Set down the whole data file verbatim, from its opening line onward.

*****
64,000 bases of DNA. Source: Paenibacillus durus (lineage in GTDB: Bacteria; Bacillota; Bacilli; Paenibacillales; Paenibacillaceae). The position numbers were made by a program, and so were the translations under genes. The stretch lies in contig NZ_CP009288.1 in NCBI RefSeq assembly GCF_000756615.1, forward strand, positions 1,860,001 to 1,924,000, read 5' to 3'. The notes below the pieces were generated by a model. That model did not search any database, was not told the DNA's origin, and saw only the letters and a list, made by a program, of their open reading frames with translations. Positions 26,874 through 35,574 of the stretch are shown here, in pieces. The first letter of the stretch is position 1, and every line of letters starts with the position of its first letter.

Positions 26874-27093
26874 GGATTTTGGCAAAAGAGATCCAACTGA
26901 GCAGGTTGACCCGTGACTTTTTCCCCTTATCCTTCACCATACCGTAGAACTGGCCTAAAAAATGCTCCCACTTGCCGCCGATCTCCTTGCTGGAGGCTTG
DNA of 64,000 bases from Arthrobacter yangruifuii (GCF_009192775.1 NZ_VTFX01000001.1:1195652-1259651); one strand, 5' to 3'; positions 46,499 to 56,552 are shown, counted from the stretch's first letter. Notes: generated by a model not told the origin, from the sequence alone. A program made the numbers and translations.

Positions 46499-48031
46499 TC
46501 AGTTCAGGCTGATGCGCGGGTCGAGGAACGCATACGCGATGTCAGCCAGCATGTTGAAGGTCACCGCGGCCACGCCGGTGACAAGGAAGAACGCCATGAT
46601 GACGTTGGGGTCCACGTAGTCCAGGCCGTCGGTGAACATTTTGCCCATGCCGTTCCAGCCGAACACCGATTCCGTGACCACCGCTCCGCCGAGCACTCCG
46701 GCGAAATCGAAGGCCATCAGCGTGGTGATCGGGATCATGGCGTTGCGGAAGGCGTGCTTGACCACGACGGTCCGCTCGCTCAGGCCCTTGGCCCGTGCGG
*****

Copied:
64,000 bases of DNA. Source: Paenibacillus durus (lineage in GTDB: Bacteria; Bacillota; Bacilli; Paenibacillales; Paenibacillaceae). The position numbers were made by a program, and so were the translations under genes. The stretch lies in contig NZ_CP009288.1 in NCBI RefSeq assembly GCF_000756615.1, forward strand, positions 1,860,001 to 1,924,000, read 5' to 3'. The notes below the pieces were generated by a model. That model did not search any database, was not told the DNA's origin, and saw only the letters and a list, made by a program, of their open reading frames with translations. Positions 26,874 through 35,574 of the stretch are shown here, in pieces. The first letter of the stretch is position 1, and every line of letters starts with the position of its first letter.

Positions 26874-27093
26874 GGATTTTGGCAAAAGAGATCCAACTGA
26901 GCAGGTTGACCCGTGACTTTTTCCCCTTATCCTTCACCATACCGTAGAACTGGCCTAAAAAATGCTCCCACTTGCCGCCGATCTCCTTGCTGGAGGCTTG
DNA of 64,000 bases from Arthrobacter yangruifuii (GCF_009192775.1 NZ_VTFX01000001.1:1195652-1259651); one strand, 5' to 3'; positions 46,499 to 56,552 are shown, counted from the stretch's first letter. Notes: generated by a model not told the origin, from the sequence alone. A program made the numbers and translations.

Positions 46499-48031
46499 TC
46501 AGTTCAGGCTGATGCGCGGGTCGAGGAACGCATACGCGATGTCAGCCAGCATGTTGAAGGTCACCGCGGCCACGCCGGTGACAAGGAAGAACGCCATGAT
46601 GACGTTGGGGTCCACGTAGTCCAGGCCGTCGGTGAACATTTTGCCCATGCCGTTCCAGCCGAACACCGATTCCGTGACCACCGCTCCGCCGAGCACTCCG
46701 GCGAAATCGAAGGCCATCAGCGTGGTGATCGGGATCATGGCGTTGCGGAAGGCGTGCTTGACCACGACGGTCCGCTCGCTCAGGCCCTTGGCCCGTGCGG